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JOHN TISAK

Professor
DEPARTMENT OF PSYCHOLOGY
B.A., Pennsylvania State University;
M.S., San Francisco State University;
M.A., Ph.D., University of California at Berkeley, 1984

Phone: (419) 372-2246

Email: jtisak@bgnet.bgsu.edu

Office: Room 331,Psychology Building

Research Interests:

  • Psychological measurement theory
  • Statistical and mathematical methodology
  • Longitudinal and lifespan modeling

 

As the primary methodologist in the psychology department, I work closely with the developmental faculty and students.

Currently, I am constructing mathematical/statistical models for psychological attributes which are measured longitudinally. In particular, I am interested in the development of human cognitive skills/abilities and intelligence throughout the life-span. Especially important in this endeavor are (1) the study of change; (2) the effects of interventions; (3) the stability of abilities; and (4) the correlates of change.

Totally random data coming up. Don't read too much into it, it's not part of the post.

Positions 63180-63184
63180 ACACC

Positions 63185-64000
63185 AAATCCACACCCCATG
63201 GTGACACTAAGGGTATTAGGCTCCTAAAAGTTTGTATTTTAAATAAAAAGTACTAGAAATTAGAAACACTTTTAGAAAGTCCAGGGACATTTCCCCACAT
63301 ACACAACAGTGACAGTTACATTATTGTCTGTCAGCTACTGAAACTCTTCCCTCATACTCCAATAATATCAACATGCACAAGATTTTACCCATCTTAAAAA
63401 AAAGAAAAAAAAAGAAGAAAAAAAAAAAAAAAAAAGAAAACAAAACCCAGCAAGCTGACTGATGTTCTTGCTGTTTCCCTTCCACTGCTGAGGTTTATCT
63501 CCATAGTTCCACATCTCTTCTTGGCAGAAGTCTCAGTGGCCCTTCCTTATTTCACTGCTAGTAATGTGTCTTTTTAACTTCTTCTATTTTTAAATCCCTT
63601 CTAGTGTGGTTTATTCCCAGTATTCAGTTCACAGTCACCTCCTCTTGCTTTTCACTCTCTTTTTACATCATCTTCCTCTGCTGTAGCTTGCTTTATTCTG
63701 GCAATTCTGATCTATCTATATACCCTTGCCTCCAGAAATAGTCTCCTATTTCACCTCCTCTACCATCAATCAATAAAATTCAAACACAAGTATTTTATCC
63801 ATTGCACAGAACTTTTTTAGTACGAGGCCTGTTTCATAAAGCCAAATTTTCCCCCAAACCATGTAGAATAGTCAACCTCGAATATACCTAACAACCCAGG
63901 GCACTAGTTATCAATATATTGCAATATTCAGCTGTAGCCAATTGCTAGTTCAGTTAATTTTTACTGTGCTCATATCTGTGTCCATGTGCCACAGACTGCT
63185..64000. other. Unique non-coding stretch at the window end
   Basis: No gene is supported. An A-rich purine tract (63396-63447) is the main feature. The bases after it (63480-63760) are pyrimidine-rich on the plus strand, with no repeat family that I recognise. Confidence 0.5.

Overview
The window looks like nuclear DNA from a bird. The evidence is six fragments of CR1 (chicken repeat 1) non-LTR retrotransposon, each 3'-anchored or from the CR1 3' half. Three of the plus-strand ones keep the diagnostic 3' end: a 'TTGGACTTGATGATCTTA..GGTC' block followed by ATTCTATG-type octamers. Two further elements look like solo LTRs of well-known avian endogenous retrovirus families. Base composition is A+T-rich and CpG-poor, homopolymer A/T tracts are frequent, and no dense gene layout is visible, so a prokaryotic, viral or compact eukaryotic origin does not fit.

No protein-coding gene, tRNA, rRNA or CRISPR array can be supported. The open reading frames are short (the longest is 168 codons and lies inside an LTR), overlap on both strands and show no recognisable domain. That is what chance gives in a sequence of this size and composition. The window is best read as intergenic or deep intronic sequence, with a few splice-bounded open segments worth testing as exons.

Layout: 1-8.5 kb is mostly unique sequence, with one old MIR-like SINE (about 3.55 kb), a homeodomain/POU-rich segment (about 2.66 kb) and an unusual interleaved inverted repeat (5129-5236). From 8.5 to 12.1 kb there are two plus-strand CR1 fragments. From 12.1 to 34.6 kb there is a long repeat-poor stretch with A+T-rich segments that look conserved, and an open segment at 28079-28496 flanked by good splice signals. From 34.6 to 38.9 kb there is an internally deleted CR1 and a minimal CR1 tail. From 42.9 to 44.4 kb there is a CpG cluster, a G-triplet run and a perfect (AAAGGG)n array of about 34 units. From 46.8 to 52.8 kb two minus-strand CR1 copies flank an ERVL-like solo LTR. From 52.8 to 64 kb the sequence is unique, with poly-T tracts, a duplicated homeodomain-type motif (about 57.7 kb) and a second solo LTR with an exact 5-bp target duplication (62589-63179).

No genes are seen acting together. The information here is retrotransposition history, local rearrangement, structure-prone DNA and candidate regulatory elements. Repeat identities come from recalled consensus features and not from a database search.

Additionally, I have research interests in multivariate statistical techniques, measurement, test theory, and research methodology.

Selected Publications:

Tisak, J., & Maynard, A. M., & Tisak, M. S. (in press). AIRA: Measurement of adolescents' judgments regarding intentions to respond to physical and verbal aggression. Aggressive Behavior.

Tisak, J., & Tisak, M. S. (2000). The permanency and ephemerality of psychological measures with application to organizational commitment. Psychological Methods, 5, 175-198.

Smith, C. S., Tisak, J., Hahn, S., & Schmieder, R. A. (1997). The measurement of job control. Journal of Organizational Behavior, 18, 225-237.

Courses Taught:

  • PSYC 270. Quantitative Methods I
  • PSYC 370. Quantitative Methods II
  • PSYC 667. Statistical Theory I
  • PSYC 668. Statistical Theory II
  • PSYC 761. Psychological Measurement I
  • PSYC 762. Psychological Measurement II
  • PSYC 763. Multivariate Methods I: Mean Structures
  • PSYC 764. Multivariate Methods II: Covariance Structures
  • PSYC 765. Developmental Models I: Theory
  • PSYC 766. Developmental Models II: Application